“We were able to leverage the candor those companies exhibited to help convince policymakers that the budget that was passed at the end of the regular legislative session would send Connecticut down a dangerous path toward potentially massive job losses and further fiscal and economic trouble,” says Brennan.
In mid-June, Brennan publicly requested a meeting with Gov. Malloy and legislative leaders to underscore the gravity of the situation for Connecticut’s business community. A meeting took place with the governor on the morning of June 19.
Later that morning, Gov. Malloy announced his proposals for modifying the tax provisions in the budget.
The Bottom Line Is Job Growth
CBIA responded to that announcement with a press briefing on June 22, issuing a call for Democratic leadership in the state House and Senate to follow the governor’s lead in undoing some of the tax damage contained in their original budget.
The event took place outside the State Capitol and drew major media outlets from across the state. The briefing featured remarks by three speakers and a Q&A session with Brennan.
Paul Timpanelli, CEO of the Bridgeport Regional Business Council and a steering committee member of the Connecticut Institute for the 21st Century (CT21), told the press and others who had gathered that Connecticut is “at a critical point.”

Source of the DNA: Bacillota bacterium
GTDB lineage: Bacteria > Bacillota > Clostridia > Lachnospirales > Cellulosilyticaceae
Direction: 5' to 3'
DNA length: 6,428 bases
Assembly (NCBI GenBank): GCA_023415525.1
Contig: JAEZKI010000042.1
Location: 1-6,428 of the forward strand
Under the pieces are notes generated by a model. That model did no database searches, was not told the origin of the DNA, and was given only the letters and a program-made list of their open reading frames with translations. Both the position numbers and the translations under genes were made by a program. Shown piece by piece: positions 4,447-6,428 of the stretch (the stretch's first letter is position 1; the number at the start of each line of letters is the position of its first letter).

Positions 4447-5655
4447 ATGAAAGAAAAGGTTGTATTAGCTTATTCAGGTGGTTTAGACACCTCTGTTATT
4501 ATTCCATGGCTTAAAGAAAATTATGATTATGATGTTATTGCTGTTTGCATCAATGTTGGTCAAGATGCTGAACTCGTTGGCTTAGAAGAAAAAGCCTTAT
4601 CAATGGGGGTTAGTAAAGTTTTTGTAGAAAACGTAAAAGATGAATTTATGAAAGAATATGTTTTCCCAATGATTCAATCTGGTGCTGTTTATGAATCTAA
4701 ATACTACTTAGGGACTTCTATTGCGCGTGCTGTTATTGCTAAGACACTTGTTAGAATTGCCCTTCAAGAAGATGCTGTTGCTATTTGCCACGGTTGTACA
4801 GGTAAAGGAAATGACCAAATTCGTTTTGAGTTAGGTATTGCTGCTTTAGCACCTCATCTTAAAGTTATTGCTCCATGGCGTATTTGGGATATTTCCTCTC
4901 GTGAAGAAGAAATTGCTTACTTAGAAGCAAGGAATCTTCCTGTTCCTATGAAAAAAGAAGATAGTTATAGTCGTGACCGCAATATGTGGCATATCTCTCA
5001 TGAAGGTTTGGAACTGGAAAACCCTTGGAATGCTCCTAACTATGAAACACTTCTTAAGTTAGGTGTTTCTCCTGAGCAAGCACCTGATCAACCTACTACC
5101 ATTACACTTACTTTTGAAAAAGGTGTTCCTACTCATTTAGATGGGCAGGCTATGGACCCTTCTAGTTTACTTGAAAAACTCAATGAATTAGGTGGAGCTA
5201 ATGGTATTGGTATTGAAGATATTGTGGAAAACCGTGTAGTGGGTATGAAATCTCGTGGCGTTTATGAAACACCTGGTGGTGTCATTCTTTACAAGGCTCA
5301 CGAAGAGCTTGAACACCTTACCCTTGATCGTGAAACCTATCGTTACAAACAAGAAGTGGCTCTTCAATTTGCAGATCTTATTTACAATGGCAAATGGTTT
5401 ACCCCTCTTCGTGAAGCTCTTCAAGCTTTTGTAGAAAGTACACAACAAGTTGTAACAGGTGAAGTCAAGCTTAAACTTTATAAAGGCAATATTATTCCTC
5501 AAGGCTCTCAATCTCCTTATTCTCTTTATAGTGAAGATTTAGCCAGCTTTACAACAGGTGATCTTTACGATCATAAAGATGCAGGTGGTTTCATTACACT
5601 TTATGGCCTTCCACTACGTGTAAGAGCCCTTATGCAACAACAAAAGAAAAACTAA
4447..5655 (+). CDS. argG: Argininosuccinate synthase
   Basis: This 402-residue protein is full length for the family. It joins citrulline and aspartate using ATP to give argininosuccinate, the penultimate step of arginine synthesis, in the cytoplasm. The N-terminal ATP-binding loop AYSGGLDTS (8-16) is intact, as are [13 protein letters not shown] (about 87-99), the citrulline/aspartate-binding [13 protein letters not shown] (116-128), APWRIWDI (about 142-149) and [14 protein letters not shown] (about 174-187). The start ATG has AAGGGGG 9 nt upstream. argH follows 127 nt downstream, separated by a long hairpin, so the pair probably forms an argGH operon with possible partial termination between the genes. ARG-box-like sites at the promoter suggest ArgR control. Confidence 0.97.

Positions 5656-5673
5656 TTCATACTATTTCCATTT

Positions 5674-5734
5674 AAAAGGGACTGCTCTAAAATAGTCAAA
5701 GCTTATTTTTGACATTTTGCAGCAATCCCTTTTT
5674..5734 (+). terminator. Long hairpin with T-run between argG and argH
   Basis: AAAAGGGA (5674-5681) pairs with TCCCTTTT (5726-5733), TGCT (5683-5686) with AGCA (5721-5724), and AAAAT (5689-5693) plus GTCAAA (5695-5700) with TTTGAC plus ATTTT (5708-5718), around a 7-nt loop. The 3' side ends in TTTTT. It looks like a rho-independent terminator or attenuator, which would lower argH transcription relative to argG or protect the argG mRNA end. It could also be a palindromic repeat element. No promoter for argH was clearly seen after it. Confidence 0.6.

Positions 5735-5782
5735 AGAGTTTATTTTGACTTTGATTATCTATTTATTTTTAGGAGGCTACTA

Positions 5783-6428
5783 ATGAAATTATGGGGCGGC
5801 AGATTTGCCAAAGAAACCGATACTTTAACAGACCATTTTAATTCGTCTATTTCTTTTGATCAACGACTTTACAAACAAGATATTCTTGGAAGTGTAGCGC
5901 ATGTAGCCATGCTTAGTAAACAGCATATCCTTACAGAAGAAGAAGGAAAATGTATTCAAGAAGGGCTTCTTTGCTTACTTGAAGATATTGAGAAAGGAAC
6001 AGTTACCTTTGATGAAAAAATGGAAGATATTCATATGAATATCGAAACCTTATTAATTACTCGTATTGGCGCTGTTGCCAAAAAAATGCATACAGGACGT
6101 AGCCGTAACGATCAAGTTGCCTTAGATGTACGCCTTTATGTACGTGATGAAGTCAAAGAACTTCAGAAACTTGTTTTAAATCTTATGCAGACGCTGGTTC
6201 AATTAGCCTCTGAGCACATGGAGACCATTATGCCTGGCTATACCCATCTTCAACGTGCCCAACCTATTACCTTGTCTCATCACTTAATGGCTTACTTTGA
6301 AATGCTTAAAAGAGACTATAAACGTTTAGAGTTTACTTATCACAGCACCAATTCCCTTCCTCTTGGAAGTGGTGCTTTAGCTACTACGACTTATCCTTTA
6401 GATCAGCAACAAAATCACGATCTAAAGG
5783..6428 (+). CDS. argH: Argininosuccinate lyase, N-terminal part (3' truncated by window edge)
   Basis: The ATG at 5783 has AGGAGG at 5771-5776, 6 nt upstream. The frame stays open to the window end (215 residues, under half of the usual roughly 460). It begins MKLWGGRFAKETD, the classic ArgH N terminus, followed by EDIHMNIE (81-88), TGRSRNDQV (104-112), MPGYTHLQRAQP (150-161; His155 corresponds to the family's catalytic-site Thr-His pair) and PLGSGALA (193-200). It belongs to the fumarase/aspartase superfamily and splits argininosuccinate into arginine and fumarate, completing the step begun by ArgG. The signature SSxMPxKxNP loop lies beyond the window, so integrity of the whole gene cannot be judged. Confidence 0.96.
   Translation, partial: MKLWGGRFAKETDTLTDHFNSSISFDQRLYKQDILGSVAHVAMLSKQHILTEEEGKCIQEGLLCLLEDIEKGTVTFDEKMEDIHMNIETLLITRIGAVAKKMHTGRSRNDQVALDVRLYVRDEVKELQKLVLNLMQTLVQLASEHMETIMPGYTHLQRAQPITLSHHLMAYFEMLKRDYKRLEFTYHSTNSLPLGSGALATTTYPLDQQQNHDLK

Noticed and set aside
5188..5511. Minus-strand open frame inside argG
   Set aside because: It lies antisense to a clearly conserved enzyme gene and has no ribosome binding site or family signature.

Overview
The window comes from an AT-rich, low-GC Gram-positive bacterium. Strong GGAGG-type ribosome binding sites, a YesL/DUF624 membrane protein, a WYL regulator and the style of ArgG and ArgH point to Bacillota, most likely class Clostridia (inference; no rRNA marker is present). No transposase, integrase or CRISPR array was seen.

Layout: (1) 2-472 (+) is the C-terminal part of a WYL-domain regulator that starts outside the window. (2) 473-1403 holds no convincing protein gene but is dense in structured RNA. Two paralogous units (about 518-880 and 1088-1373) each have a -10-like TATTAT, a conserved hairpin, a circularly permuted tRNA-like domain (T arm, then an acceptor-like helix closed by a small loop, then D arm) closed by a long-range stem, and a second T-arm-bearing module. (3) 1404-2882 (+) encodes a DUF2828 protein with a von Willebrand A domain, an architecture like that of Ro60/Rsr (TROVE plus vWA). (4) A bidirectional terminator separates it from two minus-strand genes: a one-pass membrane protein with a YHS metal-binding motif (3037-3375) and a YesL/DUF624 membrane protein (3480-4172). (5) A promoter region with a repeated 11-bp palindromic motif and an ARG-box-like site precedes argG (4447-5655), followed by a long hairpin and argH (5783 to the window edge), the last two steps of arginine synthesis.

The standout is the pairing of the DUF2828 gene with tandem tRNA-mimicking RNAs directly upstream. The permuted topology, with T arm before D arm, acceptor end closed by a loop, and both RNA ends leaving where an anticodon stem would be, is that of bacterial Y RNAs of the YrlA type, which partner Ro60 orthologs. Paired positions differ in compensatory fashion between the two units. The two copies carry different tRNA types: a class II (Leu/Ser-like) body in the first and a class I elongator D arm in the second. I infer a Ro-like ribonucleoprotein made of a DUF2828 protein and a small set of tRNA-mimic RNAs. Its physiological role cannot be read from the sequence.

“What we’ve [been doing] has to change,” he said. “We need structural change; we need changes in our approach to how we tax individuals and businesses in this state, and we need dramatic changes in the way we approach how we spend money in this state.”
The bottom line, he said, is that “the key to Connecticut’s economic future is job growth.”
Adrienne Cochrane, president and CEO of the Urban League of Greater Hartford, echoed that sentiment and expressed concern about the prospect of companies leaving the state.
Keeping jobs in Connecticut is imperative to the state’s nonprofit community, she said. “To lose the support of our corporate and business partners would strike a fatal blow to many nonprofit organizations.”
She explained that unrestricted donations from corporate partners enable the Urban League to fund critical staff and programs and “pay many costs that can’t be borne otherwise.”
The Urban League provides programs and services in the areas of adult education, youth development, workforce development and training, and economic enrichment.
“Business and corporate partnerships are an integral part of what we do,” she said. “We support the corporate and business community and hope that nothing happens that will strain our funding.”